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          Front Page




Public Option Tough Sell in N.M.

By Sean Olson
Copyright © 2009 Albuquerque Journal
Journal Staff Writer

          While most members of New Mexico's congressional delegation support a government-run public option for health care coverage, nearly half of the state's registered voters don't want one, a Journal Poll found.
        Forty-nine percent of the voters surveyed statewide said they opposed a government-run insurance program that would compete with private industry.
        Forty-two percent said they favored a government-run program, or public option. Nine percent said it would depend or they didn't know.
        Intensity also was apparent. Respondents who "strongly opposed" a public option outnumbered those who "strongly favored" such a plan by more than 3-to-2.
        Brian Sanderoff, president of Research and Polling Inc., which conducted the Journal Poll, said results show New Mexico voters — like factions of Congress — are "extremely polarized" in the public-option debate.
        "It's just one of those issues where its hard to meet in the middle," Sanderoff said.
        Journal Poll findings on the public option question included:
        North central New Mexico was the only region of the state where a majority of voters said they supported a public option.
        A majority of voters on the east side and in the northwest said they opposed a government-run program to compete with private insurers.
        Voters in the Albuquerque metro area were split almost evenly.
        Younger people, ages 18-34, were slightly more likely than people over the age of 65 to support a public option.
        Voters who identified themselves as Hispanic were more likely to support a public option than Anglo voters. Fifty-three percent of Hispanics said they supported a government-run program, while 57 percent of Anglos opposed such a system.
        Voters identifying themselves as liberal and conservative were far apart on a government-run health care program: 75 percent of liberals and only 17 percent of conservatives said they favored such a plan. Forty-nine percent of the voters calling themselves moderate favored a public option and 40 percent opposed it.
        Voters were asked, "Do you favor or oppose creating a public health care plan run by the federal government that would compete directly with private health insurance companies?"
        The survey was conducted by telephone Sept. 8-10 with 402 registered voters interviewed in the scientific sample. The margin of error for results of the full sample is plus or minus 5 percentage points.
        Four of New Mexico's five congressional members, all of whom are Democrats, support a public option. The supporters are Sen. Jeff Bingaman, Sen. Tom Udall, Rep. Ben Ray Luján of the 3rd Congressional District and Rep. Martin Heinrich of the 1st Congressional District.
        Rep. Harry Teague of the 2nd Congressional District , D-N.M., has said that a public option is not necessary to overhaul the health care system.
        The public option issue has ignited heated debate across the country as people have swarmed to town hall meetings and inundated congressional members and newspaper editors with written comments. In Congress itself, a Republican House member shouted "You lie" Wednesday night during President Barack Obama's health care speech to a joint session.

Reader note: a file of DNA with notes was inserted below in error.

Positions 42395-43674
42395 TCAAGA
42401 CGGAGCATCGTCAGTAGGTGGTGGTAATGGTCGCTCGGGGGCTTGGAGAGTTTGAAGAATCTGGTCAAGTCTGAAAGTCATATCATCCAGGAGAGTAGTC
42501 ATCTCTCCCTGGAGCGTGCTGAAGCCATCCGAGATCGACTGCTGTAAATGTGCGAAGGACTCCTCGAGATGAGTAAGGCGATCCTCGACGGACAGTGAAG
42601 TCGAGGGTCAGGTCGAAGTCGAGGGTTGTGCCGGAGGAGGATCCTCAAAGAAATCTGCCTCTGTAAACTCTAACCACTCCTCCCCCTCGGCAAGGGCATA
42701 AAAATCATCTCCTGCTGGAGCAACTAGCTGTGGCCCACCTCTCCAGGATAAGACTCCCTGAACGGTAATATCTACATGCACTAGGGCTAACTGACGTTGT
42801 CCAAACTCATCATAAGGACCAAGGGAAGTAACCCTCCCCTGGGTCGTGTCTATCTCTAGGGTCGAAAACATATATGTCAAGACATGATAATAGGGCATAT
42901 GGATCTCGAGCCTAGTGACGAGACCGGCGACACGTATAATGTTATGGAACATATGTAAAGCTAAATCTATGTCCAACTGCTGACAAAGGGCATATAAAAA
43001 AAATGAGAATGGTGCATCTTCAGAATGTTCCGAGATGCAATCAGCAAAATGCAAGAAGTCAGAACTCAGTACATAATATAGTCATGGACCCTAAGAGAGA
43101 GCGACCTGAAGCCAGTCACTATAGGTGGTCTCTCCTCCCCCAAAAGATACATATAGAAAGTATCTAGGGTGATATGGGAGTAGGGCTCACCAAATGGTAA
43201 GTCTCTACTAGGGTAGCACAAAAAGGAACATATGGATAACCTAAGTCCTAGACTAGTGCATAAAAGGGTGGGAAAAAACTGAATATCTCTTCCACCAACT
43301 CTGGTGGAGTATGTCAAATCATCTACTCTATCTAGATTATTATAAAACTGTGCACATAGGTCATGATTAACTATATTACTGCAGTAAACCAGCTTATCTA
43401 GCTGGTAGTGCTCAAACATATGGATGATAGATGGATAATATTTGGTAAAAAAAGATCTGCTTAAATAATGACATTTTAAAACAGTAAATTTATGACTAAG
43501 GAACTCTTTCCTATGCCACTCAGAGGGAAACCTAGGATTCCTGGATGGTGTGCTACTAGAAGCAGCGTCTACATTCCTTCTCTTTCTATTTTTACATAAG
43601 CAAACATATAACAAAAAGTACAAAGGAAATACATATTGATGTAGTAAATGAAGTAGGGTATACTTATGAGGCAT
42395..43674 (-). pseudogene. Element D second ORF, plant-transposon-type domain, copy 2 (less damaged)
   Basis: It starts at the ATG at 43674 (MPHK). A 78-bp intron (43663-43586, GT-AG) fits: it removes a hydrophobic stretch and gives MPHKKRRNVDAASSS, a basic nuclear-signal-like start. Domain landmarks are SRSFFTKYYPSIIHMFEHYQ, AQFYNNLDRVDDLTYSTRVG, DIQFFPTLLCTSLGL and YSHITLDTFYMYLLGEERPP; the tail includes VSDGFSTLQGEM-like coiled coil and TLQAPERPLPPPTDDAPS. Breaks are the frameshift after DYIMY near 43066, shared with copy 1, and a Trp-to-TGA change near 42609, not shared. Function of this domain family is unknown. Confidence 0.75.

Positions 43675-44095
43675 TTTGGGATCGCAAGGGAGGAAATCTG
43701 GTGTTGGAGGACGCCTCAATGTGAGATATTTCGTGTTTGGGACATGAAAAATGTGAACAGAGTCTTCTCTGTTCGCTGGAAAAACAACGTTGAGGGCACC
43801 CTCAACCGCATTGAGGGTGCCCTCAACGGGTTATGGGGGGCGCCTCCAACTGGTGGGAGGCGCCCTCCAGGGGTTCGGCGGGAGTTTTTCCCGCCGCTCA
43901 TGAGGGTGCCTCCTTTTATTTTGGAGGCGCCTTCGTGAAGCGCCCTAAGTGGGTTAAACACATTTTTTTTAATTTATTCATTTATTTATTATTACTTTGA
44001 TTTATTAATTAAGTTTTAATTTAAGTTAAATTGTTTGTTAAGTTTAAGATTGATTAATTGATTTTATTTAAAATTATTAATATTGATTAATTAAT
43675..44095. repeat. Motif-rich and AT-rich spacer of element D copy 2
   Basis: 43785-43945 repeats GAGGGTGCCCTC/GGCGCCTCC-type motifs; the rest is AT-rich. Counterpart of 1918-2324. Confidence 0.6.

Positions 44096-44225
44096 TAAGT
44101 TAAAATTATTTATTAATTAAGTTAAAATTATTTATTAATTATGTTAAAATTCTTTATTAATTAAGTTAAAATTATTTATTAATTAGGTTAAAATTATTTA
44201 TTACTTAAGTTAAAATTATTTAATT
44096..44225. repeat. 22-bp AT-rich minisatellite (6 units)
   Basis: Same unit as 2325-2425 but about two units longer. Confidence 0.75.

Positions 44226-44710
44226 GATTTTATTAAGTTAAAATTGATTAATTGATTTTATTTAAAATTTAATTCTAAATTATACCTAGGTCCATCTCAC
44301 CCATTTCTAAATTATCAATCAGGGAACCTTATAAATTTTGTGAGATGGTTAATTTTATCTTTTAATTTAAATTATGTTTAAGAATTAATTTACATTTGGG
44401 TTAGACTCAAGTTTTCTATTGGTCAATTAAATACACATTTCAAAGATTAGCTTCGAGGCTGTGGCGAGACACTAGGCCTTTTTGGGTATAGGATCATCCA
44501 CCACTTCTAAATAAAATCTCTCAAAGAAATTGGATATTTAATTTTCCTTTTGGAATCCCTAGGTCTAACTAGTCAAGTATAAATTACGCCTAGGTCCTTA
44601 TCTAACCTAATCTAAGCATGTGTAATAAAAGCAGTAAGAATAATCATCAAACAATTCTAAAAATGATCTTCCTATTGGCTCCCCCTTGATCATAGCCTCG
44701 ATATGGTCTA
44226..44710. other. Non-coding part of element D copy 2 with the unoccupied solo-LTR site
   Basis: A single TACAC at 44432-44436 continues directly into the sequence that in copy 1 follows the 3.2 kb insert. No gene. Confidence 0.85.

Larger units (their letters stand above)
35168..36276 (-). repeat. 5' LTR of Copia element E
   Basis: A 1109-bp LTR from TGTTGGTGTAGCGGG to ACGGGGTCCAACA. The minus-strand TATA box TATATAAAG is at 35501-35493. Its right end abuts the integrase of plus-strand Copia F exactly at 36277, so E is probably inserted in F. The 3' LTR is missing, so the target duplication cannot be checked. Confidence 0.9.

The Journal Poll began the day before the president's nationally televised address and ended the day after.
        Advocates of a public option plan say its competition with private insurance would be key to keeping health care costs in check. Critics say a government-run program would run private insurers out of business. Many critics also say it would cost too much, putting new burdens on consumers and the federal budget.
        All members of the New Mexico congressional delegation were asked about the Journal Poll results over the weekend. The polling data were not available until Saturday; Bingaman, Udall and Luján responded within the short notice.
        Bingaman said Sunday he still "strongly" supports a public option, "but it's unclear at this point whether it — or perhaps some other proposal — will end up in the bill.
        "As this bill takes clearer shape in the coming weeks and months, it's my hope that New Mexicans' support for it grows," Bingaman said.
        Udall said Saturday that a public option would help insure residents of a state that has one of the highest uninsured rates in the nation.
        "Including a strong public option would help keep insurance companies honest by making the system more competitive," Udall said.
        Mark Nicastre, Luján's spokesman, said the public option would increase competition and drive down costs.
        "There are obviously strong differing opinions in the health insurance reform debate, but in his conversations with his constituents Rep. Luján has heard strong support for reform that includes a public option," Nicastre said.
        Congress is still debating whether a government-run insurance program will be part of its final health care bill, which supporters hope will give health care coverage to the 47 million uninsured in America and drive down the cost of care.
        "The way the public is viewing this is similar to what's happening in Congress," Sanderoff said.
        Obama has said he favors a public option but there are indications he might accept privately run health insurance cooperatives. That's an option Bingaman has also said might be acceptable, and he is a key member of the Senate Finance Committee trying to reach a bipartisan agreement on a health care bill.
       





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